Since we were already functioning, we could demonstrate it could be done by creating an example and having a track record. From there, we built the trust of the growers. We were new; the idea was unknown. Cautious farmers would say “Why would I get together with you when I can do this on my own?” We had to demonstrate to them that if you join us, this is what you will get. In the 5th year, we had an influx of new members. Interestingly, Organic Farms Incorporated collapsed creating a huge opportunity. Growers were left unpaid and were ready for a new approach, and their customers needed a new source. We ramped up and took advantage of that. We doubled our sales and membership between 1991 and 1992. Thus it was time to move into the formalization of the cooperative. Nineteen ninety-three was a huge breakthrough year; Chris Fullerton joined us to be our general manager. Prior to this our managers changed every year. He was very capable and willing to do the research on incorporation and by-laws. We took off from there with a steady growth pattern that stayed solid for a really long time. In 2013 we have 47 members, with 8 year round full time staff and another 7 seasonal staff.

KDC: What do you see as the biggest challenges?

Jim: There is a tiny little industry of growers using the cooperative model, but the interest in this is growing. I have done a lot of consulting with groups of growers trying to form cooperatives. When it comes to actually doing it, they don’t follow through. I can easily imagine that there is a certain amount of inertia, not having the drive to create something new. Growers are too busy on their farms and are distracted. People think you need to have all of these things in place before you actually function as a cooperative. If you think you need to start off with an elaborate thing, it is intimidating and discouraging. They are held back by all the difficulty of forming an organization.

We started without a business plan, bylaws, a building, trucks, or staff. What we did have was the basic germ and the determination to see how it would work. We didn’t get intimated by having to do all of those things at the beginning. We treated it kind of like a trial of moving in together before getting married. We didn’t look for capital until 1998, around our 10 year mark, to build a better warehouse.

People need to understand the benefits and the reasons to do this. A cooperative can help each one individually to be more profitable. They have a motive; if I join this thing I will get a profit. Each business is profitable separately because we do this together. It is not about sacrificing for the common good. There are only two sacrifices; you cannot grow whatever you feel like growing, but grow according to the production plan; grow what makes sense for the whole group. There needs to be coordination. The other part is not to go out separately and compete with the cooperative. I gave up my wholesale customers. Suddenly the group had the customer and not me personally. People are held back by the idea that they don’t want to limit their access to this or that customer and turn it over to the group, “it is my customer”. Personally, I don’t want to have to deal with this customer, I want someone to do this for me. With the co-op, I have an agency looking for other customers that I do not have. The co-op creates more customers for all of us. Growers need to look past their immediate self-interest.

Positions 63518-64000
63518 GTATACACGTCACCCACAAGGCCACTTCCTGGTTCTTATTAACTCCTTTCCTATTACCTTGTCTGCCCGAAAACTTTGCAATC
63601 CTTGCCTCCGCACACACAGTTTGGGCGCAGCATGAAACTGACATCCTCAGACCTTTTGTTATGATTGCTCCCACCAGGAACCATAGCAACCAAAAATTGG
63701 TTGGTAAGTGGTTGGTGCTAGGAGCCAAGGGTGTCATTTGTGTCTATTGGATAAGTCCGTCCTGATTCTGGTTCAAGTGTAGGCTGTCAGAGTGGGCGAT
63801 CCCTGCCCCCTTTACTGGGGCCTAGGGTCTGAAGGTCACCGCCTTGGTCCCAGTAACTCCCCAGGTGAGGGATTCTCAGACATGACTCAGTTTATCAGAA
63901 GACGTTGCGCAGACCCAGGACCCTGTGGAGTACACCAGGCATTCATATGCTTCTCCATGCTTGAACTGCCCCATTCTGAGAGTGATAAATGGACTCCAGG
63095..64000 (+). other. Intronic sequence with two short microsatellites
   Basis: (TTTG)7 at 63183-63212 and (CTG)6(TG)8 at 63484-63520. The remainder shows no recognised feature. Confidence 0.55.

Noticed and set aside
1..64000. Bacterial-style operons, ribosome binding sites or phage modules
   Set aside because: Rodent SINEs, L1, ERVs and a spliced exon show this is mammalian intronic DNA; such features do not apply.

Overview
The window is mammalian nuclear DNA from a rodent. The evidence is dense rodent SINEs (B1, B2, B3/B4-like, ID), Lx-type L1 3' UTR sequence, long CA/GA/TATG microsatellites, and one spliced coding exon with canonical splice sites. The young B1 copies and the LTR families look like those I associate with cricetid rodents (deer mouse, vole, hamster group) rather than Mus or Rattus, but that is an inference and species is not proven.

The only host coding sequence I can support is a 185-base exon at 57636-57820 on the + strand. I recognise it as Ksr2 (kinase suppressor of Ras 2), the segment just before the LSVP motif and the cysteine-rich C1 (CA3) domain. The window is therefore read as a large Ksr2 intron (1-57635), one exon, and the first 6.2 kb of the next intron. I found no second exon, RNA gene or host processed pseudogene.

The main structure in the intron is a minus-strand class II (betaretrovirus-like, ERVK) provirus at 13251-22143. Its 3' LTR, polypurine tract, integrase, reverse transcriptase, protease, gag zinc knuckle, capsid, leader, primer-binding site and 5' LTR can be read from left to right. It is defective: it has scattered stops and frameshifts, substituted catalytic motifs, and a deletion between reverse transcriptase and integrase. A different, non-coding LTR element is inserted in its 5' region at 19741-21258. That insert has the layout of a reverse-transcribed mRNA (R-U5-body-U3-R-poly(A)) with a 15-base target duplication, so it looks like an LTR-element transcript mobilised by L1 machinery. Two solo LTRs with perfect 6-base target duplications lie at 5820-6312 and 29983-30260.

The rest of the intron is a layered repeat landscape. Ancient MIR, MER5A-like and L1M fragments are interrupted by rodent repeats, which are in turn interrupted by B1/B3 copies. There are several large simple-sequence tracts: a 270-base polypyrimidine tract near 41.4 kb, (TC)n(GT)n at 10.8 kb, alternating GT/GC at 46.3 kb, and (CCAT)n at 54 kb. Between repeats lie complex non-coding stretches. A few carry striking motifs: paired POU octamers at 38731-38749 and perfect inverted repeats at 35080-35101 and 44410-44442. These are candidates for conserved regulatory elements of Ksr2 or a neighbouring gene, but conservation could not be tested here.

KDC: What is the view from your doorstep?

Jim: I think it is a highly successful concept that has proven itself. We have all benefited tremendously. Now, we have a stronger production plan with a 12 month season, rather than our initial 4 month plan. Moie and I are moving towards retiring. I seeing us gradually moving out of the picture and selling the farm to another entity, but it will continue to operate the same and have new owners who still participate in the cooperative. I see good continuity. We are lucky enough to have a great crew ready to take over for us to keep the whole thing going. I see better production building on our experience and expertise along with a new enthusiasm. The new owners will have the benefit of the strong business that we have built. They are growing more products, more variety, on more acreage with an expanding the customer base. We will just fade away and nobody will notice that we are gone. We are becoming the financiers in a slow steady evolution to new owners. I will keep working indefinitely, but with more time off. We are in the third year of the process; I am delegating a lot more and have less stress. I don’t want to retire or stop working. One of my favorite things to do is to sell this concept to groups who are trying to come together in a cooperative. It is not that hard, you just need to take the step.